Mothers and Sons
|Velina Brown & Andrew Nance|
She stands in rigid posture with her luxurious mink coat wrapped so tightly as to allow only a glimpse of her designer two-piece suit that is crowned by a single strand of pearls. Clutching with clinched fists her purse as if the startled man before her might grab it at any moment, she starkly declares, “I’m not staying.” But stay this elegantly attired statue of a greying woman does for the next ninety minutes as she and he struggle to come to terms with the AIDS-related death of her son — his lover — some twenty years prior. Much has changed in the world around them since those days when AIDS was both a sure death sentence and a reason for many families to turn their backs in shame and righteousness on its victims. What has not changed is the prevailing ache of loss, the futile need still to find blame, and the resulting anger for those Polaroid moments when backs were turned and hugs, not given. In a gripping, raw-nerved unveiling of emotions long pent-up and unexpressed, New Conservatory Theatre Center presents a search for resolution and forgiveness in the latest Tony nominated play of Terrence McNally, Mothers and Sons.
|Velina Brown, Dashiell Ferrero, Daniel Redmond & Andrew Nance|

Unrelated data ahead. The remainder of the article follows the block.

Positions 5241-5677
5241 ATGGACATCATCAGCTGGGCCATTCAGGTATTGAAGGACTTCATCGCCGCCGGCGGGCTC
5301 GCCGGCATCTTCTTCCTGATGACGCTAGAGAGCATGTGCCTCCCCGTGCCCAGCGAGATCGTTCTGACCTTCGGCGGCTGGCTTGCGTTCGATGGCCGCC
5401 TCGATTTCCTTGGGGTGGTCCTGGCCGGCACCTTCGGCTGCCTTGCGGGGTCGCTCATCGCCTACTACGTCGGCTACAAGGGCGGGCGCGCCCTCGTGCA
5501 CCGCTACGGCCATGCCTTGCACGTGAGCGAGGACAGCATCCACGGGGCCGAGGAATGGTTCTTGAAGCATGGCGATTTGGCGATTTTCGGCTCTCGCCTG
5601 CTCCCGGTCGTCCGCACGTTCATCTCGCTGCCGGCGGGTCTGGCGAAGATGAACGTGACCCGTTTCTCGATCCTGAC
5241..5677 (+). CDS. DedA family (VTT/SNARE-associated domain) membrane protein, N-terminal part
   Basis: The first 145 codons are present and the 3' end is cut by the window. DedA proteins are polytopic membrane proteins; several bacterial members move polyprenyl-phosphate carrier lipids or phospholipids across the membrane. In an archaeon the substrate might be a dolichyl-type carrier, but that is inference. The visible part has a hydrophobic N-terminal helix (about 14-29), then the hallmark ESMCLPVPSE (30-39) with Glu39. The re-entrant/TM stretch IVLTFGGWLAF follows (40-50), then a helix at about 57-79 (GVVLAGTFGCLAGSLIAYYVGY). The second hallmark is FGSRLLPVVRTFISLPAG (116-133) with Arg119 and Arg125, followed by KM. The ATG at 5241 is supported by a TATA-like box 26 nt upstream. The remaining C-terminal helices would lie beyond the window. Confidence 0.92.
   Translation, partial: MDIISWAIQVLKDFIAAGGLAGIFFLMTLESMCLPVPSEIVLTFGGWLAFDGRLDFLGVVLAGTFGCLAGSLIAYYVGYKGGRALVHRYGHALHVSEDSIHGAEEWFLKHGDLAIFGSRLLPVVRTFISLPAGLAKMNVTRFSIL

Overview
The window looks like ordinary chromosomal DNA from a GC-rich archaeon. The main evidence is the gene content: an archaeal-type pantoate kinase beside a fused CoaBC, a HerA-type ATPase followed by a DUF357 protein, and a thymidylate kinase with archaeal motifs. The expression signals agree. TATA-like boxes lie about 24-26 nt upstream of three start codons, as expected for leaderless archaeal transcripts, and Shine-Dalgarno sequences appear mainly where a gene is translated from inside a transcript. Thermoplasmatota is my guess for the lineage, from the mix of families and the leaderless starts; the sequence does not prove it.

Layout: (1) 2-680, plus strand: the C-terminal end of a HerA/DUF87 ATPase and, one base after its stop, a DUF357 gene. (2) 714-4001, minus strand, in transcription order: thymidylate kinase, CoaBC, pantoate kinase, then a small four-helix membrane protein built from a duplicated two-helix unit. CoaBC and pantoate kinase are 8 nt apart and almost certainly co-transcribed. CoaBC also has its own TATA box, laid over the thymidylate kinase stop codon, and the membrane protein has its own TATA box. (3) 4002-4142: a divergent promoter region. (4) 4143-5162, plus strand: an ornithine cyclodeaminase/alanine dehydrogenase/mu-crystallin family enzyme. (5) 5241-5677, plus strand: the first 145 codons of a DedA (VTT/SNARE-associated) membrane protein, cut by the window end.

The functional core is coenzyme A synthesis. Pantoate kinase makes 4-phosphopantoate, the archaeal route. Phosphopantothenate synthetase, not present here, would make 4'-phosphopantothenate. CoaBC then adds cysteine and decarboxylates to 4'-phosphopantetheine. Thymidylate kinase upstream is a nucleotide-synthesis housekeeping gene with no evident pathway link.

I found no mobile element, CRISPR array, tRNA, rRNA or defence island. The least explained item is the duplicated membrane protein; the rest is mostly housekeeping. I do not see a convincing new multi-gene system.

After two decades of no communication, Katherine appears on a late December afternoon at the Fifth Avenue flat overlooking MOMA of her dead son’s former lover, Cal. Bearing Andre’s journal sent to her years prior by Cal (a journal neither she nor Cal have either dared ever to open), Katherine is startled and increasingly incensed to discover Cal now has a happy family of himself, his younger husband Will, and their eight-year-old son Bud. The two begin a volley of back-and-forth lobbed memories told with some smiles and sighs peppered by high velocity accusations thrown over the net in biting jabs of ‘Why didn’t you?,’ ‘How could you?,’ and ‘Where were you?’ In between their multiple ebbs and flows of moments when genuine connections occur in their reminisces of Andre and when eruptions suddenly explode as one or the other breaks in with a new jab, husband Will and son Bud pop in and out, sometimes to antagonize anew by making a snide remark (Will) and at other times, to diminish quickly the air’s tension by being an inquisitive, but totally innocent boy (Bud). Both Katherine and Cal struggle if and how to relate to each other and in that push and pull, each begins to relinquish long-held secrets of self regret that have poisoned their souls.